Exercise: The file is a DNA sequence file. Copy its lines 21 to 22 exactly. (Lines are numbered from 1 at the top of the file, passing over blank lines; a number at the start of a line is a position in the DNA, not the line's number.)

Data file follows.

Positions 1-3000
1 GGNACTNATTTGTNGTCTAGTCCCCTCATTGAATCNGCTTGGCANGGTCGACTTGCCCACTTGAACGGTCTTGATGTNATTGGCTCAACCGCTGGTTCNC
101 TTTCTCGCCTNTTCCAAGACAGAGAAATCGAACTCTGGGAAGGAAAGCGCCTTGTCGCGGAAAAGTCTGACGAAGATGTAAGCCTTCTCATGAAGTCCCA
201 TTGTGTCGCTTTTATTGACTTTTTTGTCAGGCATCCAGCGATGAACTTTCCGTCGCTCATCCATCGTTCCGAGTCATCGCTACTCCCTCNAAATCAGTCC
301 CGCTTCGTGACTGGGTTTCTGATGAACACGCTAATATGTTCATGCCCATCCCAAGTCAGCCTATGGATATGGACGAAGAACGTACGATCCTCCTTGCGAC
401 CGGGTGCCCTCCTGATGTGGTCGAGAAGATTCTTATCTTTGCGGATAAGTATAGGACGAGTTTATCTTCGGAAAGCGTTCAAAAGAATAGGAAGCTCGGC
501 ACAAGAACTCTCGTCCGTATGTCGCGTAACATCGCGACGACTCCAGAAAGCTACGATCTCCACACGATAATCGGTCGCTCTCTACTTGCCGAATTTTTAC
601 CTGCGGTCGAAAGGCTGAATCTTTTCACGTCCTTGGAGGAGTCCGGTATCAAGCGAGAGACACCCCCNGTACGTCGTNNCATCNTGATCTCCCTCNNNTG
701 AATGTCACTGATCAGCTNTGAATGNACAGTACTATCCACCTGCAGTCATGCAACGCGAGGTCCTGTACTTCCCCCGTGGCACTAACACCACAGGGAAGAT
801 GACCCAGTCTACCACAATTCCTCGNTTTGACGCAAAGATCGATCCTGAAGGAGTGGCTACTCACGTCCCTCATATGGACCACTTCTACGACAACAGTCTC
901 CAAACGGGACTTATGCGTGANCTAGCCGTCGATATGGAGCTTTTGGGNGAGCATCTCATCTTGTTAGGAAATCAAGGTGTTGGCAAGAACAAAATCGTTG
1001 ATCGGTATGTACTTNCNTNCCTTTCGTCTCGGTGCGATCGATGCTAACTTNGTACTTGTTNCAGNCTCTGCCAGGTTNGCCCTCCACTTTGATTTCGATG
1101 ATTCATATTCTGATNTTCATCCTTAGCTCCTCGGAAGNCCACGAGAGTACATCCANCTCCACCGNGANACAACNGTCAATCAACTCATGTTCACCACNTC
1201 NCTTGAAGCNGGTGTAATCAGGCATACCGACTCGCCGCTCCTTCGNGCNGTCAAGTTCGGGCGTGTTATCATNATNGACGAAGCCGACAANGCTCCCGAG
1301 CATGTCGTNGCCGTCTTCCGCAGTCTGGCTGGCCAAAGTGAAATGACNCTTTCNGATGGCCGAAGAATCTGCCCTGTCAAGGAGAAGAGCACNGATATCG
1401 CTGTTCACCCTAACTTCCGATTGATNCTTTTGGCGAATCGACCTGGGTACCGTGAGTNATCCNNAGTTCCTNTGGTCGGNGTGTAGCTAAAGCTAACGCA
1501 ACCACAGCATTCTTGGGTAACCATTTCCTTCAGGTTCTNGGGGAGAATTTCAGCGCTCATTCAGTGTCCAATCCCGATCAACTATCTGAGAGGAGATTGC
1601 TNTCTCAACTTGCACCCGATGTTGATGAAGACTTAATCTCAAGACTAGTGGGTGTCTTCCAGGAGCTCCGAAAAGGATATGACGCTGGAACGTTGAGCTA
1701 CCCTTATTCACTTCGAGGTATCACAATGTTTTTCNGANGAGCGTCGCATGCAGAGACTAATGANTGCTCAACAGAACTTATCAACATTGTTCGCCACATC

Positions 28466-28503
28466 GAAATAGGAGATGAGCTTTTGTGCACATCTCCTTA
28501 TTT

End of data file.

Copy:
28466 GAAATAGGAGATGAGCTTTTGTGCACATCTCCTTA
28501 TTT